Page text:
On Stories: Character part 1: Character Formation

Doctor Martin Luther King Jr. was right.  Character is what matters.  Before I begin discussing the issue, though, there is something important to say:

A Character is NOT a story.

Some believe that character is “all that matters” or “the most important thing.”  Some believe that with a brilliant, magnificent character, the story will practically write itself.  That may be the way you write best, but let’s not carry this too far.  The character must start somewhere and end up somewhere (setting).  AND,  something must happen for there to be a story (plot).  The character must experience something, and experience it in relationship with other characters lest you end up with nothing but one giant soliloquy. 

Characters (and setting in the background) are what a reader “sees” in a story, to be sure.  But from the moment the story trigger is pulled and the main character’s motivation is set, every story might be honestly described as:  Characters in Experience (not characters in a vacuum).  Characters experiencing something in relationship and how they respond to their experiences is the plot.  You can’t have a story without a plot.  But this post is about characters…

Character

Doctor King had it right when he said people should not be judged by the color of their skin (hair, eyes, height, weight, beauty or lack) but by the content of their character.  That is absolutely true of stories.  Appearance matters little.  Character matters much, hence the name “character.”  To that end, allow me to make two points:

First, character, by which I mean the kind of person a writer portrays, matters absolutely in terms of a reader’s like or dislike and subsequent expectations with regards to the story.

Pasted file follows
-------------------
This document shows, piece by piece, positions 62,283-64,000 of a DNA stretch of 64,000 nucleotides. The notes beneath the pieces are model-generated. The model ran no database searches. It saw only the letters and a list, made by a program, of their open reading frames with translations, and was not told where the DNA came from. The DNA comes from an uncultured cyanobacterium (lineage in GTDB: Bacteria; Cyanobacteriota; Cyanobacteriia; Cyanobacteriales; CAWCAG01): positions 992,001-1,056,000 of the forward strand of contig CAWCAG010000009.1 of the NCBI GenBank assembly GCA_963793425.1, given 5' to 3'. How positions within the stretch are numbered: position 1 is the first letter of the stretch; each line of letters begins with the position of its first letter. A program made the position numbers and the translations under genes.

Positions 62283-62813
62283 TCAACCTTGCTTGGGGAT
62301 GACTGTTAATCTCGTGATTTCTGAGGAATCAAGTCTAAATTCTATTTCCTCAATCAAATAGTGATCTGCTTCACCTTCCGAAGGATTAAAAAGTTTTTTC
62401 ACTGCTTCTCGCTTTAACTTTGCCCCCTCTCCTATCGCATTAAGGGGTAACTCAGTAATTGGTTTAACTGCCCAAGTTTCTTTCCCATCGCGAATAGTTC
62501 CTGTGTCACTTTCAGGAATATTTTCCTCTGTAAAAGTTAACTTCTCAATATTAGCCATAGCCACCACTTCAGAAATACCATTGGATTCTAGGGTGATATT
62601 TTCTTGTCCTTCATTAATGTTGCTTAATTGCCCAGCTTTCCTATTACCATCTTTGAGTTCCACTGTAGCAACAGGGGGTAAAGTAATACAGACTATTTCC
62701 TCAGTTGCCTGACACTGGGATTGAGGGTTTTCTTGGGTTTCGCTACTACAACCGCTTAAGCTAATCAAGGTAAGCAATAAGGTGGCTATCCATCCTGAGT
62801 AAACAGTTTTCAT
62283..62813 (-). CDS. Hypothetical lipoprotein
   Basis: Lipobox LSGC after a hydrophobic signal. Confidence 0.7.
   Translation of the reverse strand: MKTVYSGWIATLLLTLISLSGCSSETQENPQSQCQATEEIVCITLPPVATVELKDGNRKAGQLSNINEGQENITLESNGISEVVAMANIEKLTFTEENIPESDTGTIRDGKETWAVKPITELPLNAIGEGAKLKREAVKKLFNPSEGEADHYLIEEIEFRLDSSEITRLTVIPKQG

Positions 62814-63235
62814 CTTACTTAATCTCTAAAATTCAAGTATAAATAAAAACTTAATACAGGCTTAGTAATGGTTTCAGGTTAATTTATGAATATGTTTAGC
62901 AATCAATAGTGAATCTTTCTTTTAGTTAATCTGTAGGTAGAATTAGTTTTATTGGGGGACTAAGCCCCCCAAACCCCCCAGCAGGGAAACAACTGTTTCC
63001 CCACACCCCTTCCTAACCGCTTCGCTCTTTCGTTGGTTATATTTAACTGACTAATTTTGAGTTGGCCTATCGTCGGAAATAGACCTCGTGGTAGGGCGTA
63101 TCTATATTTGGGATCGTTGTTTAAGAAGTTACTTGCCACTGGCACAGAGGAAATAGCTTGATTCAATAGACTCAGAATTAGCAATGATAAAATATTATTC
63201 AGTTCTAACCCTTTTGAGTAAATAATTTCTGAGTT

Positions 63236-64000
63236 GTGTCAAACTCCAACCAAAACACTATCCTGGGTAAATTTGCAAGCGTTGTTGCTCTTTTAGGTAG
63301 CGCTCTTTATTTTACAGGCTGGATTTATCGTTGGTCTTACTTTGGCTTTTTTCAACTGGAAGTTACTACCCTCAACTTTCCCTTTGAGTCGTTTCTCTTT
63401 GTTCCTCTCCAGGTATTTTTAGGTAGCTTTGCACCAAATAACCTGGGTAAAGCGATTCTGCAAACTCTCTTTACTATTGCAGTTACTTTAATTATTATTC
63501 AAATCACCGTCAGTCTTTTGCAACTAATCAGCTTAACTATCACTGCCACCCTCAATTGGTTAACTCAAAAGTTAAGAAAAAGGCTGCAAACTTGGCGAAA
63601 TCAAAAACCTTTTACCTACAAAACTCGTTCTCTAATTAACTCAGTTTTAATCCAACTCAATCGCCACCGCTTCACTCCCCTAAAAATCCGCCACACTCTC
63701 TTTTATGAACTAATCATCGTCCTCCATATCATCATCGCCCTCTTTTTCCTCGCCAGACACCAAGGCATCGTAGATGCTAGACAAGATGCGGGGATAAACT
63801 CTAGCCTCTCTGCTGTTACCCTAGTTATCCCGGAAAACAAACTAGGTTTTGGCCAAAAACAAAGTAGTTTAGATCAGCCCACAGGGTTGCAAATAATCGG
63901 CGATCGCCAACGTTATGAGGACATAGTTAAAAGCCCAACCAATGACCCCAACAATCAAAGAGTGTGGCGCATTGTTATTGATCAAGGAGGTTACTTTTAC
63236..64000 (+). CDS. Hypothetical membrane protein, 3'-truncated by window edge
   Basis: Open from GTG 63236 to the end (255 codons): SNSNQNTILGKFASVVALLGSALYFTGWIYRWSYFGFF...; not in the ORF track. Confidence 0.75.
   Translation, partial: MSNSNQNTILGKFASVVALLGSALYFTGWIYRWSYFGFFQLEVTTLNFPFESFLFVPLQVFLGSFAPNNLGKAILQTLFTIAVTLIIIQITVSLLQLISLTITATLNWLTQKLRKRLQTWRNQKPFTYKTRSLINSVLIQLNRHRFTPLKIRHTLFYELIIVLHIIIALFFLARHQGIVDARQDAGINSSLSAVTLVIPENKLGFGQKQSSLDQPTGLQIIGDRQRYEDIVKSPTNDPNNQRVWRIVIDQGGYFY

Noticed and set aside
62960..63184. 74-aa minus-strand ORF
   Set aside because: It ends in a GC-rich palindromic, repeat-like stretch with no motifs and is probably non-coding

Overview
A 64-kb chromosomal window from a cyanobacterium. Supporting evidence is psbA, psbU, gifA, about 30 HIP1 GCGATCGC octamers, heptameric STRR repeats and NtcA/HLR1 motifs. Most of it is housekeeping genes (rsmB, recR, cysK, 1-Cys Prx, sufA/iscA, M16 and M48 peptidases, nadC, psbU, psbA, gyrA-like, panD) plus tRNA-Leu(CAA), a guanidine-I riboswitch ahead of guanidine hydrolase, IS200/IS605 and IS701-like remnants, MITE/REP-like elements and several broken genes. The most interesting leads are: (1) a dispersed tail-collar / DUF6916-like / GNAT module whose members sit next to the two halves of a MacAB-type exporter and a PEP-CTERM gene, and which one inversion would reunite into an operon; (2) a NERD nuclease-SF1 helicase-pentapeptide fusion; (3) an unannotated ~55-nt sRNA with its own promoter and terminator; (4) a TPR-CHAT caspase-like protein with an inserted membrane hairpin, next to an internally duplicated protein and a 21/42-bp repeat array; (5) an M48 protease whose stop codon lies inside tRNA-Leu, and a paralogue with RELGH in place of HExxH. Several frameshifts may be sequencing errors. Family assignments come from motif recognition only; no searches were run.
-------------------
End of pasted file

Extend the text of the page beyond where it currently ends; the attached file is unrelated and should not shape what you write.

Even in a post-modern world where morals and values are deemed to be relative, people are instinctively drawn to these:  Love, joy, peace, patience, goodness, gentle-kindness, faithfulness, humility and self-control…  By contrast, hate, anger, murder, torture, sadism, masochism, treason, betrayal, flaming ego and hedonism are not endearing qualities. 

Any story worth reading will show these traits (pro and con) in action (in relationship with other characters) and in the deeds and thoughts of the main character.  If the story is an external one, it will be more in deeds.  If it is an internal story it will be more in thoughts, but the traits will be the same.

It is one thing to describe Cinderella as a good girl, but it strikes home when she responds to her insensitive stepsisters with kindness and positive words.  When she responds to her stepmother’s demands with faithfulness and hard work (and no complaints) we begin to really see her goodness and begin to see the unfairness of her position.  At that point, we begin to root for her.  That we will be happy at the end is already a foregone conclusion, but that brings me to my second point about character:

Second, characters are understood by readers by what they show, not by what they say.  This is NOT a post about “show, don’t tell.”  That overused expression is not exactly true, anyway.

The Great and Powerful Wizard of Oz (wise but terrible and mysterious) is told about through most of the book/movie.  Dorothy and company (and the readers/viewers) are set to believe the terrifying show when it happens.  Only Toto, the dog, is not fooled.  When the dog pulls back the curtain, though, and they actually get to meet the man, he “shows” himself to be a nice, kindly old man and very different from his P. R. 

People believe what they see, and the people they meet, not just what they are told.  Set your friend up on a blind date and tell them the date “is a nice person.”  See what reaction you get.

Likewise, in Cinderella, the Stepmother is called “wicked,” a telling term.  She also shows that wickedness in her treatment of Cinderella and in piling on the work, but there is nothing wrong with the description, “wicked.”  The stepsisters are selfish, lazy and insensitive.  In some shortened versions of the story, they are simply named that way.  In most, though, they are also shown lazing around on the couches, eating candy and making snide and cruel remarks while Cinderella cleans out the fireplace.  OK.  To some extent, show, don’t tell matters, but it isn’t an absolute.  Even so, it is important to understand that characters are known by what they do (show) not by what is told about them or even by what they say.

Consider politicians.  The words are great… but then they get into office… (action and dialogue in the next post).  Characters must be seen to be believed…

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